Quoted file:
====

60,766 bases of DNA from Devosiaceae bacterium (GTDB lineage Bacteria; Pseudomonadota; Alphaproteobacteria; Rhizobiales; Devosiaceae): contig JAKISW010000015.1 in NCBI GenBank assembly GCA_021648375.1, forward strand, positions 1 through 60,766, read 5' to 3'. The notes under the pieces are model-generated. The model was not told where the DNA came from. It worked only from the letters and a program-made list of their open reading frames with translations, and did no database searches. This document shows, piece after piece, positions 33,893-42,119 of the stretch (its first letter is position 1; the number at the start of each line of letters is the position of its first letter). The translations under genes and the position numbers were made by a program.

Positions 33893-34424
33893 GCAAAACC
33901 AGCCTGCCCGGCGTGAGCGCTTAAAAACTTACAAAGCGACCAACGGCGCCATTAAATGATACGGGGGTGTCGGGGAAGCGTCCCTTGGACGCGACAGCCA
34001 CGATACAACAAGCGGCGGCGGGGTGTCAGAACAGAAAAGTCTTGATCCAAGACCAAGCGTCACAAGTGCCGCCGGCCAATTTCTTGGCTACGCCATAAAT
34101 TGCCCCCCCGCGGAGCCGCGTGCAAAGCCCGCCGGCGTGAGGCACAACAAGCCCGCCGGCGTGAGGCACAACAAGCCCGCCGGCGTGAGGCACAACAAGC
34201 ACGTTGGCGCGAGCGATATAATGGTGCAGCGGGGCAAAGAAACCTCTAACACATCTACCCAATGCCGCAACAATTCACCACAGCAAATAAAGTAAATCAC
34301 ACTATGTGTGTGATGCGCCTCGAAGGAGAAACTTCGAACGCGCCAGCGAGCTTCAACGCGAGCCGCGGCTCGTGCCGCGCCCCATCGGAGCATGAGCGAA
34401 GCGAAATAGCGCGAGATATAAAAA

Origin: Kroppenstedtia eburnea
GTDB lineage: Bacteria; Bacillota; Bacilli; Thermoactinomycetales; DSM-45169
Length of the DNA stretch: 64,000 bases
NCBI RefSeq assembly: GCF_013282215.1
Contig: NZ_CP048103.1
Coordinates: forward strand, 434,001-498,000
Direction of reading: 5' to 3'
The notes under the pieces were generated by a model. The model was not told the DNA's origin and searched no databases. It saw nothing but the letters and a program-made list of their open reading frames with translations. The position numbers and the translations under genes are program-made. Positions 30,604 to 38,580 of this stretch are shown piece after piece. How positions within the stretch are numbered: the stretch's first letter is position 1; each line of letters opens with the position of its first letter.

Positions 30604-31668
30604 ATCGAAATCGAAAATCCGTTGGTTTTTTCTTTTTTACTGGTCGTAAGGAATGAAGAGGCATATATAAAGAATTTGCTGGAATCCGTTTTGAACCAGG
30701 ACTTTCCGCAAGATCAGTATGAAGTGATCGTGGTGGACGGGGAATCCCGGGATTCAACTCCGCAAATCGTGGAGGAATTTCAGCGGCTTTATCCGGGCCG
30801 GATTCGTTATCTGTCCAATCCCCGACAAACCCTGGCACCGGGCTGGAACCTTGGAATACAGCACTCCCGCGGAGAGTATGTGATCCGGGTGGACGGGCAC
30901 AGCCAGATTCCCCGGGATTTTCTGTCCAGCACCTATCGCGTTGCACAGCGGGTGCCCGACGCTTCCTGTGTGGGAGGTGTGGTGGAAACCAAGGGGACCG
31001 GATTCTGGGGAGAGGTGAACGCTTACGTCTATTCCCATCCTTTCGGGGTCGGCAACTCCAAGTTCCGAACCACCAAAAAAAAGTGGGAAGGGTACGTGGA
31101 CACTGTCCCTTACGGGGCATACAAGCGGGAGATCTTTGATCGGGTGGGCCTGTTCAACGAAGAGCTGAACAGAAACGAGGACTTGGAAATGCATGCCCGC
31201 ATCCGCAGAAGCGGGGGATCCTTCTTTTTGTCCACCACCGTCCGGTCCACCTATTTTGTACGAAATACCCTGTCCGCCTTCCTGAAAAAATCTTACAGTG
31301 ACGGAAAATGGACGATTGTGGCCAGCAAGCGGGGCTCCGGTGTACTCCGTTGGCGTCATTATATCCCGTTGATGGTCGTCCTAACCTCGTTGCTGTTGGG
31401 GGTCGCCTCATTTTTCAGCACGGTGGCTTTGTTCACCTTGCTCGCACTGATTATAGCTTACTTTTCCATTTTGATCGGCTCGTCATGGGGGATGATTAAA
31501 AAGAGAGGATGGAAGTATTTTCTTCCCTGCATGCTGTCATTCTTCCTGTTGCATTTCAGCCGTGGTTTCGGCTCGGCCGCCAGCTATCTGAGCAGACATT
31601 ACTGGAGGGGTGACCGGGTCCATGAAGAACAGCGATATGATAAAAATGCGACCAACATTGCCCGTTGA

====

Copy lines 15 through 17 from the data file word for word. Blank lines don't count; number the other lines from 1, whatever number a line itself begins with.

Coordinates: forward strand, 434,001-498,000
Direction of reading: 5' to 3'
The notes under the pieces were generated by a model. The model was not told the DNA's origin and searched no databases. It saw nothing but the letters and a program-made list of their open reading frames with translations. The position numbers and the translations under genes are program-made. Positions 30,604 to 38,580 of this stretch are shown piece after piece. How positions within the stretch are numbered: the stretch's first letter is position 1; each line of letters opens with the position of its first letter.